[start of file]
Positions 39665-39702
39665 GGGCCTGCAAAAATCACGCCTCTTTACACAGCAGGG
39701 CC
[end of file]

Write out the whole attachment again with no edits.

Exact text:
Positions 39665-39702
39665 GGGCCTGCAAAAATCACGCCTCTTTACACAGCAGGG
39701 CC